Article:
Why isn’t my supplement working?

You may be taking a supplement or two, but how do you know if you are reaping the full benefits? What if you’ve been taking a supplement for a while now but it doesn’t seem to be making a difference? Below are 5 possible reasons why your supplement isn’t working:

  1. You take poor quality supplements. Not all products are created equal. Since supplements are largely unregulated, some products don’t actually contain the dosage written on the label (i.e. the active ingredient in the bottle is less than what is written on the bottle)- or worse, these products may contain fillers or contaminants which can be harmful to health. Furthermore, some cheaper products may contain the inferior, less absorbable form of a vitamin or nutraceutical, so it is important to look for well-established brands and products that contain the right vitamin form. Not sure which ones are high quality? Find a licensed naturopathic doctor or functional medicine practitioner who is trained in nutraceuticals and prescribes high quality, third-party tested products.
  2. You consume the wrong food/ drink with your supplements. Did you know that caffeine (in coffee, tea) can inhibit iron absorption? Did you know that fat-soluble vitamins such as vitamins A, D, E and K need to be taken with a meal that contains fats in order to be absorbed by your body? Taking the wrong supplements together can also inhibit absorption. For example, calcium can block the absorption of iron, so these two minerals should be taken separately.
  3. You take supplements at the wrong time. Certain nutrients have different effects depending on the time of day. Magnesium helps to relieve tense muscles and promote relaxation, so taking it at night may support a good night’s sleep. Multi-vitamins in general should be taken in the morning or during the day (with food).
  4. You are on certain pharmaceutical medications. Some medications can affect nutrient absorption, which in turn affects the efficacy of the supplement you’re taking. For example, proton-pump inhibitors (commonly used for heartburn, acid reflux and GERD) reduce the amount of stomach acid made in the stomach lining and can affect the absorption of vitamin B12 and iron. If you take any prescription medications, talk to your doctor about nutritional implications that might come with them.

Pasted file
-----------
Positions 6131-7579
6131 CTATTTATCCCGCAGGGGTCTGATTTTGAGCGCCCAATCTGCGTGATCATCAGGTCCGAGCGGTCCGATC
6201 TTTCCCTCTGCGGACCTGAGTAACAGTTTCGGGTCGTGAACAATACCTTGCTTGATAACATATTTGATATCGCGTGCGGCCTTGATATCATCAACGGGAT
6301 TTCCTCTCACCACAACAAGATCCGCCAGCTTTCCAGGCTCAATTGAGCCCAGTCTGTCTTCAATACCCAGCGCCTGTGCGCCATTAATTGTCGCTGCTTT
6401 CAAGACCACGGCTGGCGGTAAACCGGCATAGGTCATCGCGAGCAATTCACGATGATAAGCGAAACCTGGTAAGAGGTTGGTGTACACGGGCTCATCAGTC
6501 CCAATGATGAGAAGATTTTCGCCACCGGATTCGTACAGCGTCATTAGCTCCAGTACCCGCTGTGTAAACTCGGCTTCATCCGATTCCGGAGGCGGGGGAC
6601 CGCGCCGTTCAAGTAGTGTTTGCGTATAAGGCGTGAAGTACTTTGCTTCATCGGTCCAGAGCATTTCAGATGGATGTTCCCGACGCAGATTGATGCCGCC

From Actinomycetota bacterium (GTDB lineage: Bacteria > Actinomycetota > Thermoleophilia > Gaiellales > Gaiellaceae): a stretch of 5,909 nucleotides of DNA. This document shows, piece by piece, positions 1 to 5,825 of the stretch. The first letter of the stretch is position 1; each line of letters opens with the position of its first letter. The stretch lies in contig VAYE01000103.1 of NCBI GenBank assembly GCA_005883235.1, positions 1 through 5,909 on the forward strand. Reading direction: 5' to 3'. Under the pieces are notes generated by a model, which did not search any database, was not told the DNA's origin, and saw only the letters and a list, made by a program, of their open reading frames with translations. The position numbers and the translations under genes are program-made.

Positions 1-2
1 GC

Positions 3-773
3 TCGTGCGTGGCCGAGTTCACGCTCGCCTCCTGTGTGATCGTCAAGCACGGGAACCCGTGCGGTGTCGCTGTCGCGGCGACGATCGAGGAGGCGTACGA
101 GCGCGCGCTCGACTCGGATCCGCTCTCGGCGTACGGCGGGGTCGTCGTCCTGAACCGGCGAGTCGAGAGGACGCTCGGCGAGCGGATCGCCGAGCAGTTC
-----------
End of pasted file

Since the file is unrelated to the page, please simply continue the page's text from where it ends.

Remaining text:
5. You have a medical condition. Certain diseases and medical conditions can affect your body’s ability to absorb nutrients. For example, people with Celiac disease have trouble absorbing some nutrients like iron, calcium, B vitamins and fat-soluble vitamins because they have flattened intestinal villi (which transports nutrients into the bloodstream). If you have a condition that limits your absorption of certain nutrients, you will likely benefit from supplementation, but you may need a higher dosage compared to other people.

Dr. Ardyce Yik ND always recommends meeting nutrient needs through consuming a balanced, nutritious whole foods diet rather than through supplements. However, if you have a diagnosed deficiency or consume a restrictive diet (e.g. vegan, vegetarian), supplements may help to fill certain nutrient gaps. Also, certain life stages may require increased nutrient needs. For example, the American Academy of Pediatrics recommends breastfed infants be supplemented with 400IU of vitamin D to prevent vitamin D deficiency. Pregnant and breastfeeding women are recommended to take folic acid, and older adults may be given calcium with vitamin D to keep their bones healthy and strong. If you are currently taking supplements but unsure of its quality or efficacy, seek advice from a licensed naturopathic doctor or functional medicine practitioner with extensive knowledge in nutraceutical supplementation.

SOURCE: https://www.cdc.gov/breastfeeding/breastfeeding-special-circumstances/diet-and-micronutrients/vitamin-d.html#:~:text=To%20avoid%20developing%20a%20vitamin,first%20few%20days%20of%20life.

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